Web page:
Ranking for local SEO used to be pretty straightforward. You’d add your NAP to the footer, build a few directory links, and voila! You were on your way to the local 7-pack.
Somewhere along the line, the 7-pack reduced to a 3-pack and local directory links are no longer enough.
To move up the ranks in local SEO, you need content.
Say you’re the lucky owner Blue Star Donuts (yes, it is my dream to own my a donut shop one-day #lifegoals), it’s unlikely you’re going to be able to compete with big chains for keywords such as ”best donuts”. But you may be able to rank for a term like “best donuts in Portland.”
Don’t believe me? Just look at what the team at seoreseller.com did. They increased traffic almost 300 percent by creating custom local content.
And, they aren’t alone.
Search Geek Solutions saw a 300 percent increase in organic visibility for Bloomfield Dental Designs by developing local content.
Content is a super effective way to rank for less competitive, local keywords.
So unless your local business has achieved Beyonce and Jay-Z status, you’ll want to keep reading.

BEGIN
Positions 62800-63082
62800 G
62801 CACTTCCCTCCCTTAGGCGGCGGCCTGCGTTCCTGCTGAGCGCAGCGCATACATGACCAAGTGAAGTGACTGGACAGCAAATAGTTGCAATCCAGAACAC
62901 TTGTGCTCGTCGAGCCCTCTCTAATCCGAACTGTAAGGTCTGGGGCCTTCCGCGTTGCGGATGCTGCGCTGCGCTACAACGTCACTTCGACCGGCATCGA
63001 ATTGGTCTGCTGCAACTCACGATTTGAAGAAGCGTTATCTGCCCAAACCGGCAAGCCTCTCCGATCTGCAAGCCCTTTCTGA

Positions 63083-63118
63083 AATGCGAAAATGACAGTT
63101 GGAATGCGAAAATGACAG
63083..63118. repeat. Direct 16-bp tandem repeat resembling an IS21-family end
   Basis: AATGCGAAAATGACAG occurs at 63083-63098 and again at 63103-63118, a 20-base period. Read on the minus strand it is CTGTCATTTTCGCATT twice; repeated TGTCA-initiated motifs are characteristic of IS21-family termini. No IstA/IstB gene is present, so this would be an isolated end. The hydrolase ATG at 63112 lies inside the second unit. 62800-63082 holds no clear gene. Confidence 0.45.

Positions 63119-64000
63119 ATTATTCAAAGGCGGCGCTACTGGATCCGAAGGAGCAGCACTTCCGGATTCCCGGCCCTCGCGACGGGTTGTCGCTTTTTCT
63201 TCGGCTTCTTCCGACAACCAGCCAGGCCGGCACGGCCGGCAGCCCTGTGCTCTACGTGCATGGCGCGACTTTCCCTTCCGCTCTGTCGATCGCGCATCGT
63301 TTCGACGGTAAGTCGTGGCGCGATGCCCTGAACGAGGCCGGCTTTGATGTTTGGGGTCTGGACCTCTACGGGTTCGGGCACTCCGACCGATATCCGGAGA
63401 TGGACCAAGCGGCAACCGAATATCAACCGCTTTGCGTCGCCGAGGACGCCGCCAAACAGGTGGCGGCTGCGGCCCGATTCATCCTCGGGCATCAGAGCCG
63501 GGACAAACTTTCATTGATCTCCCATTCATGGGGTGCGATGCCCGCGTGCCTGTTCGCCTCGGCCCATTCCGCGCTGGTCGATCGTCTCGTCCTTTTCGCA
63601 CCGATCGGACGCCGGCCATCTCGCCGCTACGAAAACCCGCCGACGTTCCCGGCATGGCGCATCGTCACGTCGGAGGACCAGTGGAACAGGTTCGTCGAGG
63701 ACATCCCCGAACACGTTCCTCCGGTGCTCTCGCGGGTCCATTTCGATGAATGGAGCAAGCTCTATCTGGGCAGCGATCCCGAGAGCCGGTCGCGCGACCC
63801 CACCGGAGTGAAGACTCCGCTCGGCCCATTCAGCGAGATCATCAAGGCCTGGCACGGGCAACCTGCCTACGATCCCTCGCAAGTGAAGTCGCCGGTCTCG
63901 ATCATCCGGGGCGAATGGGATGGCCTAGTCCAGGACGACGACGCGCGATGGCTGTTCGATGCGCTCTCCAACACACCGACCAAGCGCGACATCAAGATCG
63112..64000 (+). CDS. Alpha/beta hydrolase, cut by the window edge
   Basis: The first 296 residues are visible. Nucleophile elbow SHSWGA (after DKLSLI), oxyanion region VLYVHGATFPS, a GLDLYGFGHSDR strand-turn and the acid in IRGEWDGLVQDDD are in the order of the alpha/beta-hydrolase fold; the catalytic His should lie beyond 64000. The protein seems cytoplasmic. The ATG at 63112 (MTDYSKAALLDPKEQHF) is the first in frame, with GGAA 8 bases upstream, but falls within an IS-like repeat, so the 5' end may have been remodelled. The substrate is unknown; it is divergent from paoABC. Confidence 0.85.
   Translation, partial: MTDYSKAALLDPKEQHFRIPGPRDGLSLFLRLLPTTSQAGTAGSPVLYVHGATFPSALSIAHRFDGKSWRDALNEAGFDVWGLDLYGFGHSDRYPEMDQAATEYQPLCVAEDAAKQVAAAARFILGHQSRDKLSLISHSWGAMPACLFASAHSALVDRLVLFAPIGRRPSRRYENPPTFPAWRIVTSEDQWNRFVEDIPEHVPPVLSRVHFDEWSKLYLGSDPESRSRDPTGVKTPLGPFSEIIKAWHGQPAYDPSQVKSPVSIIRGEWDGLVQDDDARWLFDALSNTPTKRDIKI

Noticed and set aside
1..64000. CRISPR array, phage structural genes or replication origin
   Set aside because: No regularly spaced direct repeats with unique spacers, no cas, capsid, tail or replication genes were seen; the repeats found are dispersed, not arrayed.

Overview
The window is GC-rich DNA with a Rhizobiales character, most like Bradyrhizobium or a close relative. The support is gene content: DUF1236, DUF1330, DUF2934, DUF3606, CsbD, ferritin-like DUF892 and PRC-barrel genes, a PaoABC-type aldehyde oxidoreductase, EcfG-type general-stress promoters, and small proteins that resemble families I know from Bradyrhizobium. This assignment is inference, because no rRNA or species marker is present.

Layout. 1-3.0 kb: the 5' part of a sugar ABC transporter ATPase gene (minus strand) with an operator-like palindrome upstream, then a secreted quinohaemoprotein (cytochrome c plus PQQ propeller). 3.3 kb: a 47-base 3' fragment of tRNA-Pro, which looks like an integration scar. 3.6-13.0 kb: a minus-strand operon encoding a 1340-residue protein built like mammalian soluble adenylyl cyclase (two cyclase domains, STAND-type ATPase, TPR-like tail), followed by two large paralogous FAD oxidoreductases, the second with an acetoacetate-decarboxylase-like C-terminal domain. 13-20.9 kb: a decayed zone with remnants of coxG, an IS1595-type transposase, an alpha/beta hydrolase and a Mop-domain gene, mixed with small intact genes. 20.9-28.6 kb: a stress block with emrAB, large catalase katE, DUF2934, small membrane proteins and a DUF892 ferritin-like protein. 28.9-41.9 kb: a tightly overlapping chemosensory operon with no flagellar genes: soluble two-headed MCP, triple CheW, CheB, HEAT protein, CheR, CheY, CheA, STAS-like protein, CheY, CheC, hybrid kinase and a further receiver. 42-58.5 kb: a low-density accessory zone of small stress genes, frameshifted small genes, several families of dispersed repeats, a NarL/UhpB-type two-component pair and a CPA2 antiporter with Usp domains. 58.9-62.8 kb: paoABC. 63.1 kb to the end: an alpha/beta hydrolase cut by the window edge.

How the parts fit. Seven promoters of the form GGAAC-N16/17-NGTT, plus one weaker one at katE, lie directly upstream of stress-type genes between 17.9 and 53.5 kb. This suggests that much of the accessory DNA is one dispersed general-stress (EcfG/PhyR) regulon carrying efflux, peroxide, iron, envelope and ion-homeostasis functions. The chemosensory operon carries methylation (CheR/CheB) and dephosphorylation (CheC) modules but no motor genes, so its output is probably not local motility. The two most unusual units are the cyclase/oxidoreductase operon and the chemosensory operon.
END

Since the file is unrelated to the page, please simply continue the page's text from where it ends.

9 Examples of Content for Local SEO
Do I really have to create content for each of my locations?
I always find myself answering this question post-content audit because my clients dread the whole content creation situation.
And, secretly, I kind of dread it, too — watching the mind-blowing moment (watch this GIF for full effect) when my clients realize the content they worked so hard to produce isn’t cutting it.
Still, not creating content for your locations is risky. No one is going to come to your party without an invitation.
The solution: Become a local content machine.
It isn’t enough to be unique.
You have to be local.
Your local content needs to be relevant and useful. Every piece of content needs a reason to be on your website.
Here are some different types of content that will help your local SEO.
1. City-Specific Landing Page